Magazine Article Features Fundamental Physics Research

The cover story in the Aug. 16 issue of NewScientist magazine describes the research being performed in the Fundamental Physics program to test the Lorentz symmetry of space. Written by Neil Russell, the article points out that no tests have shown violations of the Lorentz symmetry of Einstein's Special Relativity theory, but that PI Alan Kostelecky (Univ. of Indiana) has questioned these results, stating that "This is about understanding nature and space-time at its most fundamental level." Kostelecky and other scientists have developed a formalism called the Standard Model Extension (SME), a description of all the possible ways that Lorentz symmetry can be violated. He argues that experiments to date have not tested all these possible violations, or they have had sufficient resolution to detect the violations.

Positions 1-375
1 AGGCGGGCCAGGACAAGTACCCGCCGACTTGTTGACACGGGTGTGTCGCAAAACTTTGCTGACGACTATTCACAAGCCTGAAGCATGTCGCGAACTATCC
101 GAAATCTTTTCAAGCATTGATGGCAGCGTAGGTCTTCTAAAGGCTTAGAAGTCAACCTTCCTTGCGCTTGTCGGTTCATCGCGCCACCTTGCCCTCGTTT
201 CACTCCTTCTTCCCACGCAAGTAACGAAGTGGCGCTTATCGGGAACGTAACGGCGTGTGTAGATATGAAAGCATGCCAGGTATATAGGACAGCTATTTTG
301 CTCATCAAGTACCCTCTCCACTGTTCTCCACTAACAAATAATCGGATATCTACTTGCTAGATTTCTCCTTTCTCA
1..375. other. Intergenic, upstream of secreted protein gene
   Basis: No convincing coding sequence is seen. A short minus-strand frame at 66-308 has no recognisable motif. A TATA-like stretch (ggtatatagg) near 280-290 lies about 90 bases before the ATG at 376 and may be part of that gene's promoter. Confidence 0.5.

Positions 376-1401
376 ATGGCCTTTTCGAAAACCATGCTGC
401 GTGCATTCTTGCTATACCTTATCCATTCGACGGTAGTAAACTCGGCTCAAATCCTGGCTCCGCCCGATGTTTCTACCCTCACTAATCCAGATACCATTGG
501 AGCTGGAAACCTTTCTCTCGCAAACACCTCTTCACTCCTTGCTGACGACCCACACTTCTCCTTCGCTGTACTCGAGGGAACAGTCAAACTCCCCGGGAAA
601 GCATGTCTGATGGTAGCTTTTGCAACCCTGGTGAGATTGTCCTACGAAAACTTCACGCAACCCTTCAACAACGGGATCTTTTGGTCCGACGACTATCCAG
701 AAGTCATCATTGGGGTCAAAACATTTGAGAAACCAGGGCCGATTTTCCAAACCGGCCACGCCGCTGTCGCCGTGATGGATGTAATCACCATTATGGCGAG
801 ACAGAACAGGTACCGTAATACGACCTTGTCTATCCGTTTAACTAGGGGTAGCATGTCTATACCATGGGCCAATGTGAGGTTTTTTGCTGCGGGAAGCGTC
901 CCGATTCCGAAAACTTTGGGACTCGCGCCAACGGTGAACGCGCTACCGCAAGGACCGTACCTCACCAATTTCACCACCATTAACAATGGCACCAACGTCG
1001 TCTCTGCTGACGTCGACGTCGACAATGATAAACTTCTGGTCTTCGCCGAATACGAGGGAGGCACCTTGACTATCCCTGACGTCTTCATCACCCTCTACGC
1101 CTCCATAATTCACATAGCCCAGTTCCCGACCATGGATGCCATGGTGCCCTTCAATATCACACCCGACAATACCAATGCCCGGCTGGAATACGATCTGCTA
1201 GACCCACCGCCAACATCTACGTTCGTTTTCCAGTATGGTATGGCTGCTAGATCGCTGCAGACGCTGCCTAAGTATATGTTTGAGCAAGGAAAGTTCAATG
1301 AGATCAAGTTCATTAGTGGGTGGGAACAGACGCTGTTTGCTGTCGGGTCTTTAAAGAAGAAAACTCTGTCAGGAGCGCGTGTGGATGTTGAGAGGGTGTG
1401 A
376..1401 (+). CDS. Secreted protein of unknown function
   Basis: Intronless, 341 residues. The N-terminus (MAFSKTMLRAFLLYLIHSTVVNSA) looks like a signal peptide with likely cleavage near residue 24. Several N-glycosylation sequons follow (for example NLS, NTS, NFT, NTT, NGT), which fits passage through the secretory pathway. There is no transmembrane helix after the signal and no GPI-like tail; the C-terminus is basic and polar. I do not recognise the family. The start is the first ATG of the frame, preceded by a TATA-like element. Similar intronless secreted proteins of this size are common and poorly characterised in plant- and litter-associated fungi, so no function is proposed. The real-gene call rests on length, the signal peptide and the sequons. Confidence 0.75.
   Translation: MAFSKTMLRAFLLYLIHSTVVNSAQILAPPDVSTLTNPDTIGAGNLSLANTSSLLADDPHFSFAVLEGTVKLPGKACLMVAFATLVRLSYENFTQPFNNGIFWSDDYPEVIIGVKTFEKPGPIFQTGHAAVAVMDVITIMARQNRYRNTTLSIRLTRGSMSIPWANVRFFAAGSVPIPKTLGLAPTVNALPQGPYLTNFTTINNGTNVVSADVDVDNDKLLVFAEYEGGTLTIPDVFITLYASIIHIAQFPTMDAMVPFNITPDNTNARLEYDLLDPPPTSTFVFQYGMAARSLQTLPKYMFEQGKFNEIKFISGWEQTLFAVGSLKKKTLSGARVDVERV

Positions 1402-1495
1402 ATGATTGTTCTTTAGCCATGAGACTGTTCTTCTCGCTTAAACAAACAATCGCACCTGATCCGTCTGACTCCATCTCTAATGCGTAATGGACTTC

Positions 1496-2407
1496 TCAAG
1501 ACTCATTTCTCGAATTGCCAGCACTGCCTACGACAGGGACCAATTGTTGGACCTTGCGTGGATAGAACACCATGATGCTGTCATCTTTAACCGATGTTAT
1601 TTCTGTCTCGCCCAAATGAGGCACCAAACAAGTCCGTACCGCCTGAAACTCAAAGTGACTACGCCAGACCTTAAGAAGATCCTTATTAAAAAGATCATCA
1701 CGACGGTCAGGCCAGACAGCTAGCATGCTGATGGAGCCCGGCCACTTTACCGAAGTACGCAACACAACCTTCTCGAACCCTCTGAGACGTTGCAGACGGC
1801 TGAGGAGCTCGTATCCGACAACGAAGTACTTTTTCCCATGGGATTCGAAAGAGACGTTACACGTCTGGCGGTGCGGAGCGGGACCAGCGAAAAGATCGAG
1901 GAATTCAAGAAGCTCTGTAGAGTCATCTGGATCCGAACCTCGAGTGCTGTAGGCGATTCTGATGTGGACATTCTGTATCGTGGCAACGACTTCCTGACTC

Russell proceeds to lay out in his article how modern fundamental physics experiments are improving search for violations of Lorentz symmetry. He describes results obtained recently by PI John Lipa's team at Stanford using two superconducting cavity stabilized oscillators to perform tests of the SME. Russell goes on to outline experiments being performed in the laboratory of PI Ron Walsworth at the Harvard-Smithsonian Center for Astrophysics. Walsworth's team uses maser oscillators that have both helium and xenon gases in them to see whether the two gases are affected differently by the Lorentz violations.

Russell adds that further improved tests are expected from planned experiments from ESA and NASA that would place stable clocks on the ISS. PI John Lipa's SUMO experiment is mentioned as one of the oscillators to be flown. The prospects for a great change in perspective resulting from positive results from such experiments concludes the article.